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66% of U.S. Counties Deemed Unaffordable

The average home prices during Q1 2020 were deemed unaffordable for average wage earners in 66% of U.S. counties, according to ATTOM Data Solutions. 

This is a drop from Q4 2019, which found earners in 70.4% of U.S. counties found the average home to be unaffordable. This is also a drop from the 69.8% recording in Q1 2019. 

Additionally, owning a median-priced home in Q1 2020—$252,500—takes up 31.1% of the national average wage. This is a slight decline from the prior quarter’s 31.4% reading and Q1 2019’s figure of 31.6%. 

This is also the lowest reading since Q4 2017 when the average worker spent 30.8% to own a home. 

“Home affordability has inched ahead this year across the United States as buying a house or a condo gets closer and closer to the level where the average wage earner can swing the deal within standard lending guidelines. While the national median price still remains a bit out of reach for the average wage earner, the affordability gap has narrowed to the smallest point in more than two years,” said Todd Teta, Chief Product Officer with ATTOM Data Solutions. “It seems bizarre that median home prices have risen 8 percent over the past 12 years while average wages grew by less than half that amount. But falling interest rates continue making up the difference, dropping monthly homeownership payments in a majority of the country.”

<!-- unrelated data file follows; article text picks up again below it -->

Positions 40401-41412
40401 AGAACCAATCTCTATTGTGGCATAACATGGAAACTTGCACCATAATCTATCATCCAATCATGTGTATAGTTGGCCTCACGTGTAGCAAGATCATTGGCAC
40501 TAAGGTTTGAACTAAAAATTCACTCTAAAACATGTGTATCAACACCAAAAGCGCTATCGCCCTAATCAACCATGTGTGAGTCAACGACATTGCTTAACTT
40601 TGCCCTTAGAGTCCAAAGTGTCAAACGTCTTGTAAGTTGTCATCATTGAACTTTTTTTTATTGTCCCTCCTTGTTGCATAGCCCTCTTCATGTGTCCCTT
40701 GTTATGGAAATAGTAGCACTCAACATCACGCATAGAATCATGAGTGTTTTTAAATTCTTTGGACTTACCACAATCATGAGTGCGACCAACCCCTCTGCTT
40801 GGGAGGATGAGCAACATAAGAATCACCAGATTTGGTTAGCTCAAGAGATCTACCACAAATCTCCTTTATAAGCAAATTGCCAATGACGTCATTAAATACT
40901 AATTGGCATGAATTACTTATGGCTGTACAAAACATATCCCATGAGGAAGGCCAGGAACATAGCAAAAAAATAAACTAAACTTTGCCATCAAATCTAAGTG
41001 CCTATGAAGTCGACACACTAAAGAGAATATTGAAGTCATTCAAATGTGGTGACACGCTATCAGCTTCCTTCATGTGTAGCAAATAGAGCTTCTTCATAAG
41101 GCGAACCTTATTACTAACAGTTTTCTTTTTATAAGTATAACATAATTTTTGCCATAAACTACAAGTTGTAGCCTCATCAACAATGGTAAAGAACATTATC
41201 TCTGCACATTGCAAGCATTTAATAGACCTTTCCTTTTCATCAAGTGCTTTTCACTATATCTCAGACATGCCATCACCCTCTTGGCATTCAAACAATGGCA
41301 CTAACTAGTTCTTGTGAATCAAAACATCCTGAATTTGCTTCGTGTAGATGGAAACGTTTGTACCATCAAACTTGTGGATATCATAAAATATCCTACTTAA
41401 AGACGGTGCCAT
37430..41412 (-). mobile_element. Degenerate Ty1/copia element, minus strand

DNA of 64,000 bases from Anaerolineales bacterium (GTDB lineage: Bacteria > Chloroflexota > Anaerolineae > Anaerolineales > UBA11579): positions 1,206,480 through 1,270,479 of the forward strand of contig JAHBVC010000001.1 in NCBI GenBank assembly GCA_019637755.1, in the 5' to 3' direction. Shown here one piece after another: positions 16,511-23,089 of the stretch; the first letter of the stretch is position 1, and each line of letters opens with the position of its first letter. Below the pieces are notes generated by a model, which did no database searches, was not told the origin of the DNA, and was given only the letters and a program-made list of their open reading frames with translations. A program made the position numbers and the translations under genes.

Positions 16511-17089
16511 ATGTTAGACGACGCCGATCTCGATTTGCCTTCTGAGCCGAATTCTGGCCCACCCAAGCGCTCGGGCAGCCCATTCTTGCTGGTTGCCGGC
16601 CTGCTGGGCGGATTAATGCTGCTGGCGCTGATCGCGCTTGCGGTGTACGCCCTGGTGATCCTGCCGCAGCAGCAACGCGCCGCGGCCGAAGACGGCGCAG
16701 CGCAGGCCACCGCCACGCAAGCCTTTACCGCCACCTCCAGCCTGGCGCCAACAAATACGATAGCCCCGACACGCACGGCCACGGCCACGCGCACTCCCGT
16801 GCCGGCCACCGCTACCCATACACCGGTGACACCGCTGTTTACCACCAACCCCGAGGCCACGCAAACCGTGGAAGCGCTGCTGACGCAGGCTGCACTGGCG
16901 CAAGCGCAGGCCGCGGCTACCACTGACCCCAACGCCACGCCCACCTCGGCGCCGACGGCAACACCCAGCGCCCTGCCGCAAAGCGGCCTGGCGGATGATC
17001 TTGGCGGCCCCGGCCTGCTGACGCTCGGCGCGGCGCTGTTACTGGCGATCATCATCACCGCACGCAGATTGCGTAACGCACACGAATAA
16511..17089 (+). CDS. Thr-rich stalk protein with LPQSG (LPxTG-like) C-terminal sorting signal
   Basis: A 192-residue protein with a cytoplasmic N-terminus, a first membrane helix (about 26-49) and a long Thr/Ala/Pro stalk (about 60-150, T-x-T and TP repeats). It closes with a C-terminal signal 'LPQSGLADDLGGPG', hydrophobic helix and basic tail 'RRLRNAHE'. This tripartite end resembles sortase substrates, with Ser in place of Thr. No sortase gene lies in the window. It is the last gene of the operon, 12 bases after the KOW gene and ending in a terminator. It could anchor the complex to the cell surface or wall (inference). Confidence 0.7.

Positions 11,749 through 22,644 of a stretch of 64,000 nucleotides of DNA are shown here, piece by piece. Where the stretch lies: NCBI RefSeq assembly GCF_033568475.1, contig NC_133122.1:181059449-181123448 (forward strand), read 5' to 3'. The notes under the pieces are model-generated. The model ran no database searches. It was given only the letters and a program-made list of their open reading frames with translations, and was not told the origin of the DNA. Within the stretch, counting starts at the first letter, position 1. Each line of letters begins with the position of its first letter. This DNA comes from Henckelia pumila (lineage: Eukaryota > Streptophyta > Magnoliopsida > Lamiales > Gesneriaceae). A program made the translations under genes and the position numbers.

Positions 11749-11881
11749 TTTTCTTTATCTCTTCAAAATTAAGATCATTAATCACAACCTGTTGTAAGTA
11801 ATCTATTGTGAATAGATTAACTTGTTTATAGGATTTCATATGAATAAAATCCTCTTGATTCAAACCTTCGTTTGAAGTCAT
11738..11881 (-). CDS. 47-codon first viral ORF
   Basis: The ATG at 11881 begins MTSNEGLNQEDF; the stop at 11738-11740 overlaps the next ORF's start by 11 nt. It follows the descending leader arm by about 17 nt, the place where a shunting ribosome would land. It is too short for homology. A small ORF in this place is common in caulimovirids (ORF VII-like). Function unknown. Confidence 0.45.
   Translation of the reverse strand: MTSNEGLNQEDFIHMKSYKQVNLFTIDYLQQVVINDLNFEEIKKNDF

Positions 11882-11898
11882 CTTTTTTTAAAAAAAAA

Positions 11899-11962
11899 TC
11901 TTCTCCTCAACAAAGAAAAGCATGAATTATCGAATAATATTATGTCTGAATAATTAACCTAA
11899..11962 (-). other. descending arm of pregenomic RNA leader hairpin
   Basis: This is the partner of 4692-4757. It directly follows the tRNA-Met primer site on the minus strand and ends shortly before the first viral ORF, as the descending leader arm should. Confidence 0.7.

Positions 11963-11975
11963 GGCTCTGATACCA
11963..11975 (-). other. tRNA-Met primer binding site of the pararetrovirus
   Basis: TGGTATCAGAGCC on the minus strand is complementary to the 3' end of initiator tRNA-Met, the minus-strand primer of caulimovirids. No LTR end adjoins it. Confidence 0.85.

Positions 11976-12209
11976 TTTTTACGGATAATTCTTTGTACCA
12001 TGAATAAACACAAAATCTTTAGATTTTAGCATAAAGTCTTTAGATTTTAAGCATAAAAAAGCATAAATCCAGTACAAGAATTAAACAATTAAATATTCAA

Teta said the impacts of COVID-19 could change this trend in the coming months. 

“We are entering a period of great uncertainty,” he added. “But in the initial months of the year, the picture has appeared to continue to brighten for home seekers.”

The area where a median-price home in Q1 2020 was not found to be affordable included Los Angeles County; Maricopa County (Phoenix); San Diego County; Orange County (California), and Miami-Dade County. 

ATTOM found that 34%, or 164 counties, where an average-priced home in Q1 2020 is affordable for average wage earners were Cook County (Chicago); Harris County (Houston); Dallas County; Wayne County (Detroit); and Philadelphia County. 


About Author: Mike Albanese

A graduate of the University of Alabama, Mike Albanese has worked for news publications since 2011 in Texas and Colorado. He has built a portfolio of more than 1,000 articles, covering city government, police and crime, business, sports, and is experienced in crafting engaging features and enterprise pieces. He spent time as the sports editor for the "Pilot Point Post-Signal," and has covered the DFW Metroplex for several years. He has also assisted with sports coverage and editing duties with the "Dallas Morning News" and "Denton Record-Chronicle" over the past several years.

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